Frequently Asked Questions about the 2016 Bond
- What does the approved bond include?
- When does my school get improvements?
- Did this bond raise my tax rates?
- How do I know this money is being spent the way it was promised?
- Where will the new Career and Technical Education campus be located and what programs will it offer?
- Did the bond help fund the new Stargate School campus?
- Does the bond provide funding to district charter schools?
- What's the difference between a bond and a mill levy override?
Adams 12 Five Star Schools has developed a timeline for when parents and community members can expect to see bond-related improvements at their school. This timeline takes into account six primary considerations: deferred maintenance, delivery capacity, cost efficiency, overcrowding, programming needs and balance. Click here to view the timeline and learn more about how it was developed.
Adams 12 Five Star Schools passed the $350 million bond without raising tax rates. You pay several different taxes on your property tax bill, including local and state services. One is a bond tax for school districts, which was not raised in order to borrow more money. The phrase "tax rate" is key because your property taxes will go up or down based on the market, which may change the amount of money you pay on taxes, but the new bond would not increase the tax rate.
The district has refinanced its current bond funding to create more space to borrow. Similar to refinancing your personal mortgage on your home, we are able to refinance our bond capacities to borrow more at a lower rate without changing the payments.
Per TABOR laws, school districts have to get community approval to borrow money, even if it will not increase tax rates. Almost like getting a co-signer on a mortgage. Or like a teenager wanting to buy a car but needs dad to co-sign. The district needs the community to approve the borrowing of money.
We realize the trust you have placed in our district with the passage of this bond. We are committed to transparency and accountability. The district's existing Long Range Facility Planning Advisory Committee, in addition to its planning and advisory role, has taken on an additional role as an oversight committee for the 2016 Bond Program. They will receive monthly bond project bond updates, review financial expenditures to ensure they align with what was approved by voters and provide regular reports to the Board of Education.
Where will the new Career and Technical Education campus be located and what programs will it offer?
The new Career and Technical Education campus will be located at the southwest corner of 126th Avenue and Washington Street in Thornton. Construction on this new campus will begin in Spring 2019 with an anticipated Fall 2020 opening. This new campus will be built in conjunction with a renovation of the district's existing Bollman Technical Education Center. To learn more about the location for this campus and planned programming, please visit www.adams12.org/2016-bond-program/projects/career-technical-ed-expansion.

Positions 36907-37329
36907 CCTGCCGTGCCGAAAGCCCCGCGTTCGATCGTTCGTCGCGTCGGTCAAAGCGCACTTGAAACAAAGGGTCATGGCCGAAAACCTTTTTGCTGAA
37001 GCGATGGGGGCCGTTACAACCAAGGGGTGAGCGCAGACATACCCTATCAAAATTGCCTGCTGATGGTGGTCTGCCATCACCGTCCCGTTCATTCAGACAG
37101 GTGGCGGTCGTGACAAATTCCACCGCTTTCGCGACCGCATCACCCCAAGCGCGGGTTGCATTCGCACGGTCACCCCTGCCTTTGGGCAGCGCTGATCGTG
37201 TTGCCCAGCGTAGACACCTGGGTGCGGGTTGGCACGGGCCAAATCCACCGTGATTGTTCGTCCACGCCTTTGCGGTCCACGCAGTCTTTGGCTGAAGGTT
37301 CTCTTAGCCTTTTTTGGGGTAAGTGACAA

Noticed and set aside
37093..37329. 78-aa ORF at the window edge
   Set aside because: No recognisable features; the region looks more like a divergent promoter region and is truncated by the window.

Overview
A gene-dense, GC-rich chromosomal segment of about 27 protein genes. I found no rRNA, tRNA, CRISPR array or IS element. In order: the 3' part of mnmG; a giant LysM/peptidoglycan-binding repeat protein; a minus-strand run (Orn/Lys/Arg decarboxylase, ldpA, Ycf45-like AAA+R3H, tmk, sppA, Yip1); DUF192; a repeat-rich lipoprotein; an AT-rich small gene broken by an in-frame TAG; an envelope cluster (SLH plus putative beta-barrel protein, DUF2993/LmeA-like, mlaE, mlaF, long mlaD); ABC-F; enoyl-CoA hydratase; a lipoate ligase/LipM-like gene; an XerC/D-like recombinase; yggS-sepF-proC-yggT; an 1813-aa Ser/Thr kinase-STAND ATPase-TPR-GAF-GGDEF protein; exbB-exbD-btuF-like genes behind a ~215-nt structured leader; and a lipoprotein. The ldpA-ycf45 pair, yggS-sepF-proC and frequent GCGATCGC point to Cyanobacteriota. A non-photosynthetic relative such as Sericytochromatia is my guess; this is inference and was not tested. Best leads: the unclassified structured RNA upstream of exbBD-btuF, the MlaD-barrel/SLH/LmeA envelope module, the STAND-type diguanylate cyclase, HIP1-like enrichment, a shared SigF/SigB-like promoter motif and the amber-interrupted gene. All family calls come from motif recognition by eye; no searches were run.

No, Adams 12 Five Star Schools did not help fund the new Stargate School campus. Stargate School is a district charter school that has been serving students since 1994. The charter school worked with the investment group Colorado Bond Shares to procure a loan to build its new campus which opened August 2016. Over the course of the next 30 years, the school will pay off the loan using funds from its own operating budget. Stargate did utilize bond funds provided as part of the bond program to make additional improvements to its campus as did other district managed charter schools.
Adams 12 Five Star Schools charter schools will receive a percentage of the bond. Funding received is based on a per-pupil allocation formula that is built on the number of in-district students the school serves minus the capital construction funding they may already receive from the state. Formula: (Bond Amount * Space Offset / In-District Pupils) – (Capital Construction Assistance * Years) = Per Pupil Allocation.
Since the Five Star District is not responsible for ongoing charter school facility maintenance, charters are given one-time funding. Like all schools, charters can only use bond funding for capital expenditures like new buildings, maintenance, etc. It cannot be used for operational costs like salaries or instructional materials. To determine what facility needs charters will address with bond funding, see the flyers below or contact the charter schools directly.
Read about the bond proposals for charter schools.
- Bonds can only be used for capital expenditures, including major repairs, renovations, additions to schools and new schools. Bonds are not included in the district general fund and cannot be used for operating costs such as salaries and benefits. Think "bonds = buildings".
- Overrides are additions to the general fund and used for operating expenses such as salaries and benefits, instructional programs and classroom technology. Think "overrides = operations".
Construction of the building near 126th Avenue and Washington Street in Thornton, remains on schedule for an early August completion. Some exterior site work, including the extension of 126th Avenue through to the site and landscaping work, will continue into the fall.
District leaders toured the nearly 50,000-square-foot campus in late June to get a look inside the building and an ...
Thunder Vista P-8 , one of Five Star Schools newest buildings built through the 2016 Bond Program, has earned an important designation.
The school was officially certified this spring as a Collaborative for High Performance Schools (CHPS) Verified School. The certification completed an extensive process that began while the school was in design and continued after its 2018 ...